Joseph Pilates was born in Monchengladbak, Germany in 1883. As a child, he suffered from rickets, asthma, and rheumatic fever. Motivated to overcome his ailments, he studied both Eastern and Western disciplines of exercise, including body building, martial arts, and gymnastics. He came to believe that poor health and lifestyle was the result of bad posture and inefficient breathing.  By the early 20th Century, he developed a system of exercises to strengthen the body and mind, which he believed were interrelated. Balancing the physical body would improve one’s overall health and happiness, which was his ultimate goal. Joseph moved to New York in 1925 where he taught his method until his death in 1967 at the age of 84. He wrote two books, Your Health (1934) and Return to Life Through Contrology (1960).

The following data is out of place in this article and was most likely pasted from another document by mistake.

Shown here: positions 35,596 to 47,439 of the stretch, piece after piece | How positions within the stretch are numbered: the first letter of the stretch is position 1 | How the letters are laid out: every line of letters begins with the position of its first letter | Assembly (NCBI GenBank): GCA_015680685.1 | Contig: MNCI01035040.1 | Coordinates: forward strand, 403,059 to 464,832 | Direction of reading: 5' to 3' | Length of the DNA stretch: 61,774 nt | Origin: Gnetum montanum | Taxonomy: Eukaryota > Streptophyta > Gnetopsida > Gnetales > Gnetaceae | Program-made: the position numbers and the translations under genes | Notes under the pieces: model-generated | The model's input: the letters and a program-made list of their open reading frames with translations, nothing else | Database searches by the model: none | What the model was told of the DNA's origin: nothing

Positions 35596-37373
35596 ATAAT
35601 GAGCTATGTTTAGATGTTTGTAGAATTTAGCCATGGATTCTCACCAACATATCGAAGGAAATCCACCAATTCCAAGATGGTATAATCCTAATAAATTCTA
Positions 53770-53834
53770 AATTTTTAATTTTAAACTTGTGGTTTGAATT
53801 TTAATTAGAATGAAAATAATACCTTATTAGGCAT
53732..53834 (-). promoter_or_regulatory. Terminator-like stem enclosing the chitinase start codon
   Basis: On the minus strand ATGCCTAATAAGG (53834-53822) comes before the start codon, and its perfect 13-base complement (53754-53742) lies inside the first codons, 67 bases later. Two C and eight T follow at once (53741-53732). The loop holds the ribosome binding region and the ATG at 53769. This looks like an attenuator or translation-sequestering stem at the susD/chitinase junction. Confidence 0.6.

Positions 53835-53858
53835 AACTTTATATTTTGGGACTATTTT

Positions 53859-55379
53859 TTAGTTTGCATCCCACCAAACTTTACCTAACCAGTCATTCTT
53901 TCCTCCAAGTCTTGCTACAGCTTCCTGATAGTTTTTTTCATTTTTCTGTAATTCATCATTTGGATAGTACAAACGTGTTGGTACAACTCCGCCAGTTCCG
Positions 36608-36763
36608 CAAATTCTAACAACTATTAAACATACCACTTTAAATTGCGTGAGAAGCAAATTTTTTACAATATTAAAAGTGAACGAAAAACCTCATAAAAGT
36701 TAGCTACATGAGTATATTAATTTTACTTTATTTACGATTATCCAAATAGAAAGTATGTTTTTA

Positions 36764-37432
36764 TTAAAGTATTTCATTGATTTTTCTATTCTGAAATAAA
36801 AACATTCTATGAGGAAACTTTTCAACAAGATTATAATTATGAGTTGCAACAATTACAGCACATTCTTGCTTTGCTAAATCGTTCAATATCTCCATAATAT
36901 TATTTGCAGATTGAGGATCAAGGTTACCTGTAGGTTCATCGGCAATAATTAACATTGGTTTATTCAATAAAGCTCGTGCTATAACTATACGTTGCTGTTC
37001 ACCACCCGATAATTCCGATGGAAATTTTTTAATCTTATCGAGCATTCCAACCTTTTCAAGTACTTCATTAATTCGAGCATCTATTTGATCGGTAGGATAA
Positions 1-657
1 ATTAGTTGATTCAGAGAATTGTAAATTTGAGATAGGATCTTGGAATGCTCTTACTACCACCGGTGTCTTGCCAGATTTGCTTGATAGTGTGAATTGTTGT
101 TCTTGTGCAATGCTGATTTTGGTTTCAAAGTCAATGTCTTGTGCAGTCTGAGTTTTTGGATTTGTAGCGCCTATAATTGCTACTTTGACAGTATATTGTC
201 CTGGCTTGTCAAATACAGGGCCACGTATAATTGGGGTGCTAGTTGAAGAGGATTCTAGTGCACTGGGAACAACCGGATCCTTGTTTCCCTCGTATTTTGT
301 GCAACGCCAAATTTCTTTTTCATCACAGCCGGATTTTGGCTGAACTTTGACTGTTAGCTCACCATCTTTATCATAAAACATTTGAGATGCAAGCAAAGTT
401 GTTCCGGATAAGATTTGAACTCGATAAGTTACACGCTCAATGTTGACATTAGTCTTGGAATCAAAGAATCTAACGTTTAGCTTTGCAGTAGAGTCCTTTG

Pilates is a whole body exercise method, governed by six principles—concentration, control, centering, flow or efficiency of movement, precision, and breathing. With consistent practice, it develops strength, flexibility, control, and endurance. It emphasizes optimal breathing, alignment, coordination, balance, and especially a strong “powerhouse”, the center or “core” of the body, which provides a solid foundation for all movement.

The exercises are practiced on a mat and on specialized apparatus and are highly adaptable for all ages and fitness levels and conditions. Pilates is used for general conditioning, athletic training, or rehabilitation. Some of the many benefits include improved concentration, core strength, back flexibility, and increased energy and well-being.